Very High-energy Gamma-ray Emission from LS I +61° 303 Binary

VERITAS collaboration

Research output: Contribution to journalConference articlepeer-review


LS I +61° 303 is one of around ten gamma-ray binaries detected so far which has a spectral energy distribution dominated by MeV-GeV photons. It is located at a distance of 2 kpc and consists of a compact object (black hole or neutron star) in an eccentric orbit around a 10-15 M Be star, with an orbital period of 26.496 days. The binary orbit modulates the emission ranging from radio to TeV energies. A second, longer, modulation period of 1667 days (the super-orbital period) has also been detected from radio to TeV observations. The VERITAS imaging atmospheric Cherenkov telescope array has been observing LS I +61° 303 since 2006, and has accumulated a dataset that fully covers the entire orbit. Increased coverage of the source in the very-high-energy band is currently underway to provide more results on the modulation pattern, super-orbital period, and orbit-to-orbit variability at the highest energies. The spectral measurements at the highest energies will reveal more information about gamma-ray production/absorption mechanisms, the nature of the compact object, and the particle acceleration mechanism. Using >150 hrs of VERITAS data, we present a detailed study of the spectral energy distribution and periodic behavior of this rare gamma-ray source type at very-high energy.

Original languageEnglish (US)
Article number832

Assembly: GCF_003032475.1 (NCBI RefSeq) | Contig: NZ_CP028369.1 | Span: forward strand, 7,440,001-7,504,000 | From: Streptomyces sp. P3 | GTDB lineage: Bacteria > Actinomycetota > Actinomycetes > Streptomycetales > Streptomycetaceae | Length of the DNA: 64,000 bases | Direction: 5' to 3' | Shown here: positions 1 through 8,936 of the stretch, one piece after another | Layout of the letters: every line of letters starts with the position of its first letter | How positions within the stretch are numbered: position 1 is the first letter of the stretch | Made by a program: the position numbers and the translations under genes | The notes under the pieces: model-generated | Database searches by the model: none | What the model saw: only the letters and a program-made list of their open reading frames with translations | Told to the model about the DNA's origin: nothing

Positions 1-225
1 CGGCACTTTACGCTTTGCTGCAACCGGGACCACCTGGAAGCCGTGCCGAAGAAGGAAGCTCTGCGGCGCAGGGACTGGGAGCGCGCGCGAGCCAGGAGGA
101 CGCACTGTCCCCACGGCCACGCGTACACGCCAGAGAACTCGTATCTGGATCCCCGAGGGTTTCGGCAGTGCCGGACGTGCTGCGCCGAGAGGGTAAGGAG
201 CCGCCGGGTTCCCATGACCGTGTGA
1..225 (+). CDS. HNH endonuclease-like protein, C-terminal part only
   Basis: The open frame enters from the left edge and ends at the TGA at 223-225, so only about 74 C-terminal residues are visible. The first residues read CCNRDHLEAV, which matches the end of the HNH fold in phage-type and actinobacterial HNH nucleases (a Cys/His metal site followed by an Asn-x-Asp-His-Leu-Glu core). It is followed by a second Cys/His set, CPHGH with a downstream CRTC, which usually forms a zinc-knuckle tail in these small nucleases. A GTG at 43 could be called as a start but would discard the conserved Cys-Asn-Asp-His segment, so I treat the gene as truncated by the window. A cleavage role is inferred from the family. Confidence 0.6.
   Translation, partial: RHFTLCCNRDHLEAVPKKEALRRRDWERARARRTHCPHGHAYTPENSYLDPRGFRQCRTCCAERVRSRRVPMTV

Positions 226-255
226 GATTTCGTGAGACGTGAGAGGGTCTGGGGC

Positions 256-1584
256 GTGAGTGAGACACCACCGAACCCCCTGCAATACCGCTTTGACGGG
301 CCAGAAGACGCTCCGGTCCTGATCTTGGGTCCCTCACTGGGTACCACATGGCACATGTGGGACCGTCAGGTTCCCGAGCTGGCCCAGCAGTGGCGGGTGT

JournalProceedings of Science
StatePublished - Mar 18 2022
Event37th International Cosmic Ray Conference, ICRC 2021 - Virtual, Berlin, Germany
Duration: Jul 12 2021Jul 23 2021

Bibliographical note

Funding Information:
This research is supported by grants from the U.S. Department of Energy Office of Science, the U.S. National Science Foundation and the Smithsonian Institution, by NSERC in Canada, and by the Helmholtz Association in Germany. This research used resources provided by the Open Science Grid, which is supported by the National Science Foundation and the U.S. Department of Energy’s Office of Science, and resources of the National Energy Research Scientific Computing Center (NERSC), a U.S. Department of Energy Office of Science User Facility operated under Contract No. DE-AC02-05CH11231. We acknowledge the excellent work of the technical support staff at the Fred Lawrence Whipple Observatory and at the collaborating institutions in the construction and operation of the instrument.

Publisher Copyright:
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